Fear fac­tor grows

Ex­treme fit­ness event will test Baker’s met­tle

Central and North Burnett Times - - BURNETT SPORT - Shirley Way shirley.way@cnbtimes.com.au

Lisa Baker

I had Russ there a cou­ple of times to catch me, (but) now I’m grip­ping so hard, I’m po­ten­tially get­ting blis­ters.

TO SWIM through a pit of muddy ice, jump through fire and charge through a field of live wires de­liv­er­ing mild elec­tric shocks: is it the stuff of night­mares or the adult ver­sion of jump­ing in pud­dles?

Lisa Baker and four friends will find out in six weeks at Bell’s Creek.

Tough Mud­der is a muddy 20km course with 18 SAS-styled ob­sta­cles, and re­quires ca­ma­raderie, men­tal grit, strength and agility to com­plete.

Named Healthy North Bur­nett’s Most In­spi­ra­tional Ath­lete for 2013, Baker has been build­ing her strength and agility since she started run­ning af­ter the birth of her sec­ond child in 2012.

Af­ter run­ning two half-marathons, she was per­suaded to run her first marathon, 43.5km from Gayn­dah to Mun­dub­bera, last year.

“Tough Mud­der I see as a chal­lenge to make me train to do that,” she said.

“It’s a dif­fer­ent chal­lenge and the train­ing for it is ob­sta­cles, us­ing dif­fer­ent body parts.

“It’s a men­tal as well as phys­i­cal chal­lenge.”

And there are chal­lenges on course for ev­ery­one and ev­ery fear.

Ob­sta­cles could in­clude the Boa Con­stric­tor, crawl­ing up­hill and down through con­fined spa­ces; the Arc­tic En­ema, where par­tic­i­pants need to avoid a body shut­down by run­ning (crawl­ing) up a hill af­ter swim­ming through a muddy ice pit; and a new ob­sta­cle which fea­tures fire.

“It’s the ex­treme sport level based orig­i­nally on an SAS course and com­mer­cialised,” Baker said.

Her train­ing reg­i­men has “some­thing for ev­ery­one” and in­cludes fac­ing her fear of heights.

With the help of hus­band Russ, she has built her own ver­sion of the Funky Mon­key ob­sta­cle, an A-framed mon­key bar, at home.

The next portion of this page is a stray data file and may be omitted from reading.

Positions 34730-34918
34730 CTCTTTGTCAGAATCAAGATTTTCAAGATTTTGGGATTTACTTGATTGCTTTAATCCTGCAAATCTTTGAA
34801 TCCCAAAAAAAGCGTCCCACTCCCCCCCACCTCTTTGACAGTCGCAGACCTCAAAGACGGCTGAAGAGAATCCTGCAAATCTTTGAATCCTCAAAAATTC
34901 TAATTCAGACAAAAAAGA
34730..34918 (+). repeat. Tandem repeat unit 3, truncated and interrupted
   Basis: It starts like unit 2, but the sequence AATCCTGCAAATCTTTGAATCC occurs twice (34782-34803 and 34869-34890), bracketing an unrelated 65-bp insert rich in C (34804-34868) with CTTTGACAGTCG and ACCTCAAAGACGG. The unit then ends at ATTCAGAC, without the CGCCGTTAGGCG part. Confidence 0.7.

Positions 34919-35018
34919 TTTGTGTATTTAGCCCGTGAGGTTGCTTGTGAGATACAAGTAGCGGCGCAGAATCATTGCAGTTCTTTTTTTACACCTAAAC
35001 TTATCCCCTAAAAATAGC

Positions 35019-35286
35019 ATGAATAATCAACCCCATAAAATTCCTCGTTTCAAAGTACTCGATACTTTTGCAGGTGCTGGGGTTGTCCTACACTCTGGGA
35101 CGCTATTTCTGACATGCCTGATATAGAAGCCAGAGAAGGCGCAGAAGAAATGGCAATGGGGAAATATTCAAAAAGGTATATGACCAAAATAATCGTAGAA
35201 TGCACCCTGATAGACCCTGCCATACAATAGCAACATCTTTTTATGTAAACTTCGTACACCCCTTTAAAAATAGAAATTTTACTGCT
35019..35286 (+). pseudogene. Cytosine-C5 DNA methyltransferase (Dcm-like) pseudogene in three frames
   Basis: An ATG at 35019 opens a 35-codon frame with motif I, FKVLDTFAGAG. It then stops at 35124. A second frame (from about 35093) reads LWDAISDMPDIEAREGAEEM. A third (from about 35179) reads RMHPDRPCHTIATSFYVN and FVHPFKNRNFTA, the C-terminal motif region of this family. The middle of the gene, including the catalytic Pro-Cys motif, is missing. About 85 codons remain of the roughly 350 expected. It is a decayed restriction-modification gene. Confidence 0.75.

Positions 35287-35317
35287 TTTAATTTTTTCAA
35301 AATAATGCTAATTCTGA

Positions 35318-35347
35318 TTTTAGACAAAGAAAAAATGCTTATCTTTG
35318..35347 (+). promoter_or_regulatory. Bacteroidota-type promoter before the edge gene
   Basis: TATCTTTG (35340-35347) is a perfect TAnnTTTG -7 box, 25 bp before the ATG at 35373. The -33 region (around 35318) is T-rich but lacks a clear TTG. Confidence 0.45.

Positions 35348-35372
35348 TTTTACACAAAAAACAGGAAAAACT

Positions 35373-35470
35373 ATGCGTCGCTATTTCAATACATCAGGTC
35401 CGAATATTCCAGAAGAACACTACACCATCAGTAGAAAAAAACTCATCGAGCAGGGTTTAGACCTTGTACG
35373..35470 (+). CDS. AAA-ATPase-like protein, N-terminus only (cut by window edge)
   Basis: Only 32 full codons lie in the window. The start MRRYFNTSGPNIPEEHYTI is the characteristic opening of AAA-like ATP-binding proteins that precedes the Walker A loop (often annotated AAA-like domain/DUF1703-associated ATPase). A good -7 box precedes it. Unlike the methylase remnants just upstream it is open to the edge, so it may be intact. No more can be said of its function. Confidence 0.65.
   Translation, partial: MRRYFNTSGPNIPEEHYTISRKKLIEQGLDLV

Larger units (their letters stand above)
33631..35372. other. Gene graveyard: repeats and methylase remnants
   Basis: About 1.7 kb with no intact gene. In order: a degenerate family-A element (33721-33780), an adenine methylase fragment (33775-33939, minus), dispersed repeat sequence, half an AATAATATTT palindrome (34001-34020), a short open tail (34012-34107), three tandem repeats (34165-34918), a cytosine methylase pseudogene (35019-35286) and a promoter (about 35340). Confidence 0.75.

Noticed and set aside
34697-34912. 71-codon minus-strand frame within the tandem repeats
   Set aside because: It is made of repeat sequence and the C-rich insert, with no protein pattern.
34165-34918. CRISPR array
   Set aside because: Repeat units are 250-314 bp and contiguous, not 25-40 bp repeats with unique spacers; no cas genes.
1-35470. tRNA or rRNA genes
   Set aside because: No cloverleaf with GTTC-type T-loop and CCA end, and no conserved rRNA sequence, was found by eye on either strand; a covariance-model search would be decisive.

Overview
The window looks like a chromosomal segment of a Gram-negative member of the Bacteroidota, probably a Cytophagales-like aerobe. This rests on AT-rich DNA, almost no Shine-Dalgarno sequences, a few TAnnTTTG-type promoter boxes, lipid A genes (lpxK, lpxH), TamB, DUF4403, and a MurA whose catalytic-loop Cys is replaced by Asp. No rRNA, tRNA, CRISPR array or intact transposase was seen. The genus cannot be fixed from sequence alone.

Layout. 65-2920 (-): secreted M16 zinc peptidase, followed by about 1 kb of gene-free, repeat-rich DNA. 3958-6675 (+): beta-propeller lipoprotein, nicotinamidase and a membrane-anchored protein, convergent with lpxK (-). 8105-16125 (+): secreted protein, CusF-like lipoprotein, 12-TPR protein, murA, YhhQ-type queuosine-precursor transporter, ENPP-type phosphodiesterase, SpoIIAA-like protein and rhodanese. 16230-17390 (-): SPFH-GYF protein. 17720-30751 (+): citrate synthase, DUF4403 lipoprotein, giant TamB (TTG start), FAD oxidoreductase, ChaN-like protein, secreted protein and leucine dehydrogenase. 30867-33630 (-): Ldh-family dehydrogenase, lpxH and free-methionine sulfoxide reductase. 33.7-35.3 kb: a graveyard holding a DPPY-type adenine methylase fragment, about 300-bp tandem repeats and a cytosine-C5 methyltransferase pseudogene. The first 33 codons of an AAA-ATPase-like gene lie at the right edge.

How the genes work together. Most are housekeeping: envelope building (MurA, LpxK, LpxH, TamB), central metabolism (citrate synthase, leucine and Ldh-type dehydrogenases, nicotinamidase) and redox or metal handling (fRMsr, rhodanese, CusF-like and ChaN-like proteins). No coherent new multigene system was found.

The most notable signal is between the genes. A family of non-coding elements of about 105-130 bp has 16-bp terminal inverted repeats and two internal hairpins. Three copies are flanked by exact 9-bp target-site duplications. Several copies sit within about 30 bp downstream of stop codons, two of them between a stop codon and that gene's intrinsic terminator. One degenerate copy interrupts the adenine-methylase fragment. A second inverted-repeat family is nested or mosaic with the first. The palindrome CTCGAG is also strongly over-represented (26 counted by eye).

“I had Russ there a cou­ple of times to catch me, (but) now I’m grip­ping so hard, I’m po­ten­tially get­ting blis­ters,” she said.

De­scrib­ing Tough Mud­der as “the adult ver­sion of jump­ing in pud­dles”, Baker has been en­joy­ing the va­ri­ety in her train­ing – climb­ing and swing­ing on ropes; crawl­ing through stormwa­ter drains and un­der barbed-wire fences; ne­go­ti­at­ing cat­tle-yard fences and rock ob­sta­cles; and flip­ping trac­tor tyres.

But, the key to sur­viv­ing Tough Mud­der is team­work or, as the or­gan­is­ers call it – ca­ma­raderie.

Or­gan­is­ers say ev­ery ob­sta­cle on the course is de­signed for a 78% suc­cess rate, and you need mates to suc­ceed.

“For me, there’s an ex­tra level of plan­ning – I’ll need to make sure the sug­ars are per­fect at the start,” said the Type 1 di­a­betic, who has worked through a plan with her en­docri­nol­o­gist.

“I can’t carry the pump or blood tester through a kilo­me­tre or more of mud, or when swim­ming, so I’ll carry an in­sulin in­jec­tion with me.”

There will be blood testers at medic sta­tions on course and Baker will carry a stash of jelly beans in case her blood su­gar goes low.

She said her team had yet to dis­cuss their strengths and weak­nesses, but she was con­fi­dent they would work through each ob­sta­cle – “who’s got the height here or the strength there”.

Hav­ing had a trial run at Bris­bane’s “Miss Muddy” event, a 5km mud run for women only, last Sun­day, Baker was ready to tackle Tough Mud­der.

With their team of five keen for an­other mem­ber or two, those in­ter­ested can call Baker on 0412 686 572.

PHOTO: SHIRLEY WAY

HANG­ING TOUGH: Lisa Baker de­fies her fear of heights to pre­pare for the Tough Mud­der.

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